A new exhibit organized by the Cooper-Hewitt National Design Museum in New York demonstrates the power of design to make life better for disadvantaged people.
“This is a design show about remaking the world … And that’s thrilling,” writes Michael Kimmelman, “whether it’s happening in Cupertino, Calif., or Uganda, where H.I.V. infects hundreds of people a day, and the latest news cellphone-wise has been the design and distribution of a text-messaging system that spreads health care information.
“In Kibera, an area of Nairobi, Kenya, and one of the densest slums in Africa, the challenge was different. Traditional wood and charcoal fires cause rampant respiratory disease there. Refuse fills the streets. So a Nairobian architect designed a community cooker, fueled by refuse residents collect in return for time using the ovens.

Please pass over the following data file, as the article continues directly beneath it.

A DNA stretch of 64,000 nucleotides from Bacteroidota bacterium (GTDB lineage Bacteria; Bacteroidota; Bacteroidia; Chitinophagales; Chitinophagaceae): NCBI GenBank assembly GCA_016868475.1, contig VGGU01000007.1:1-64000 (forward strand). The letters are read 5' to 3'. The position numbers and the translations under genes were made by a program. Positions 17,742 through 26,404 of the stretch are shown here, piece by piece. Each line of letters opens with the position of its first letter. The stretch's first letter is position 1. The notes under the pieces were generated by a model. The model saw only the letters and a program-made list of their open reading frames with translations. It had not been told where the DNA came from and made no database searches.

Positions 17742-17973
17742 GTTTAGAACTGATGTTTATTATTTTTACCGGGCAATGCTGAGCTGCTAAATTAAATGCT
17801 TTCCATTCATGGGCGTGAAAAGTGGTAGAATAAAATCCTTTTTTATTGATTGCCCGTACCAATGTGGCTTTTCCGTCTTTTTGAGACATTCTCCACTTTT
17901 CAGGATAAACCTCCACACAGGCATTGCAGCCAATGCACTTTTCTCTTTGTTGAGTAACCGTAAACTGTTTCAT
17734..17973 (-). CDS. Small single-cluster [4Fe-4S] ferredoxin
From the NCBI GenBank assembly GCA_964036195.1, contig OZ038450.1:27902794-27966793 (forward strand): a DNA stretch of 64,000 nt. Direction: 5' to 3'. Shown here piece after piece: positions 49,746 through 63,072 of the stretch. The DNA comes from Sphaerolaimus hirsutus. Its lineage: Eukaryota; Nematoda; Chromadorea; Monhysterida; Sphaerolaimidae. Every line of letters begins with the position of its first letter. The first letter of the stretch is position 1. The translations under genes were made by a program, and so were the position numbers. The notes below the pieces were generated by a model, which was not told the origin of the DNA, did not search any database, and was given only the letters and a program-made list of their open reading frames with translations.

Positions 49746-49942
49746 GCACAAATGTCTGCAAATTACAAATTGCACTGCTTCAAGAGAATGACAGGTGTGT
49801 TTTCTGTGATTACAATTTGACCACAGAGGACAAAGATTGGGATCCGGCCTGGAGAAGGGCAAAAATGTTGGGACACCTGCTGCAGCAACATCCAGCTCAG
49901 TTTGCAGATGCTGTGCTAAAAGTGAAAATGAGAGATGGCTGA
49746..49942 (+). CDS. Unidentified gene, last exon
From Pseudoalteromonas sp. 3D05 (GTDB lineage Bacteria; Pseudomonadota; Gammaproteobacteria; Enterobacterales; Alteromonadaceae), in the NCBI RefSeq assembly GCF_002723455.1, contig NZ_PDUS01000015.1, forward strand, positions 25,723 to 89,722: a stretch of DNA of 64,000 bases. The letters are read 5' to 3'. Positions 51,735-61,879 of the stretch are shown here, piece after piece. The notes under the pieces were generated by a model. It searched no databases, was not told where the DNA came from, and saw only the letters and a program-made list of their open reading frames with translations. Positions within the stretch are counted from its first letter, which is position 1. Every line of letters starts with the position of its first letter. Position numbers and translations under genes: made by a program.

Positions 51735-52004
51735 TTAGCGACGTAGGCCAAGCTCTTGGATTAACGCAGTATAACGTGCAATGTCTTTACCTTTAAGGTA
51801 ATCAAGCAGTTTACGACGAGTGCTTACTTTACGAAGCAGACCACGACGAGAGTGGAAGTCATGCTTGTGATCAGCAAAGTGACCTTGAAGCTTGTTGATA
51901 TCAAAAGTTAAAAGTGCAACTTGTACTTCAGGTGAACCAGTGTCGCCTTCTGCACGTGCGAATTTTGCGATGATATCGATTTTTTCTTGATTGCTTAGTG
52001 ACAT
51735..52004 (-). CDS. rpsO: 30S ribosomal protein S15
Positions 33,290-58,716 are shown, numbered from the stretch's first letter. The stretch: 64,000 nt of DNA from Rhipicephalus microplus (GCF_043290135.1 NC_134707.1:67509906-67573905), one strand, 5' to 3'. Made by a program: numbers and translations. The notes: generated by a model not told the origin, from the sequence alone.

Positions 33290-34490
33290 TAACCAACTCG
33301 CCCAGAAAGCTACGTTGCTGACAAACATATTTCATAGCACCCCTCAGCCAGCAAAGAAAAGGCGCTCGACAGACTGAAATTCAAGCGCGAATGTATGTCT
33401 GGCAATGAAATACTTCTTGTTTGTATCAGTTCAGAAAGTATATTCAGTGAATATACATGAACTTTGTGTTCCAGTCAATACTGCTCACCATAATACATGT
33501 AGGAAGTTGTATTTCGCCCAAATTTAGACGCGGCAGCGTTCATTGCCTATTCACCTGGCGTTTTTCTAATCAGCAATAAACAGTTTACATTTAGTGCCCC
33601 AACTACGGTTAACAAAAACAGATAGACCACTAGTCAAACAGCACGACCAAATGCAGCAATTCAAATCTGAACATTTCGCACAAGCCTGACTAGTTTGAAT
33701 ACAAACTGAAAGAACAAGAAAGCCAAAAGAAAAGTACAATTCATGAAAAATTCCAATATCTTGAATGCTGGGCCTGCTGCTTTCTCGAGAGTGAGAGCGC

“From cellphones and cookers to cities: in Thailand, a public program called Baan Mankong Community Upgrading has, for the last eight years, been improving conditions in hundreds of that country’s 5,500 slums, bringing residents together with government and nongovernment agencies to design safer, cleaner places to live.”
Read more in the NY Times.
You will also enjoy reading about slum (favela) painting in Brazil and what a new coat of paint can do for building residents’ skills while lifting their spirits.